These problems aren't new to copyright. They just show up here more often because technology has driven the marginal cost of the next copy of a copyrighted work near zero, and peer-to-peer lets independent re-distributors shoulder those costs that remain. As a matter of hard costs, the free rider costs the copyright holder and publisher nothing. So long as we can get over the startup hump -- giving creators enough incentive to get the first copy of a work produced -- we should be able to give everybody access to it.

Copyright has long recognized this paradox. The Consitutional compromise is to give authors exclusive rights for limited times. But today, of course, the times have gotten longer (CTEA), the costs of exclusion (DRM or the PIRATE Act) have risen, and fewer and fewer members of the public get to benefit from the consumer surplus of a smoothly functioning market.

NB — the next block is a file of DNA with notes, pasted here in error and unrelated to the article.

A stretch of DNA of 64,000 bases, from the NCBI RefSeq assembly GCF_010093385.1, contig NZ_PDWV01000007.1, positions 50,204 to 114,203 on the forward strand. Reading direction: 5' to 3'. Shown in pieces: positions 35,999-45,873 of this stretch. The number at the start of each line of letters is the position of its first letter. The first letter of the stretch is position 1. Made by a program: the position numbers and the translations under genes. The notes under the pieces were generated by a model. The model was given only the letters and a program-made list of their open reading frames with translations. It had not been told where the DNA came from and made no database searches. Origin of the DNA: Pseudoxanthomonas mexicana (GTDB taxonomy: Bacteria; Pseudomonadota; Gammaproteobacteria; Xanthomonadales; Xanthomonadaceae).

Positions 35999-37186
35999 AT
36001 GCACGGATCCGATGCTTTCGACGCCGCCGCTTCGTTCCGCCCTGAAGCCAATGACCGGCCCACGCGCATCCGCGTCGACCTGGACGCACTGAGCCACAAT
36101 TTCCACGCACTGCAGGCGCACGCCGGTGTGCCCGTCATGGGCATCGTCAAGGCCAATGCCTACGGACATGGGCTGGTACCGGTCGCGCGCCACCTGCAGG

We may not have all the answers to a perfectly functioning copyright commons yet, but it can't be to assume, as the MPAA's copyright "education" does, that "If you haven't paid for it, you've stolen it." Only a broken system leaves orphan films to rot because the only ones willing to restore them don't hold (and can't find holders of) the necessary bundle of rights.

Comments (1) + TrackBacks (0) | Category: IP Markets and Monopolies


COMMENTS

1. _Eden on June 8, 2004 3:26 PM writes...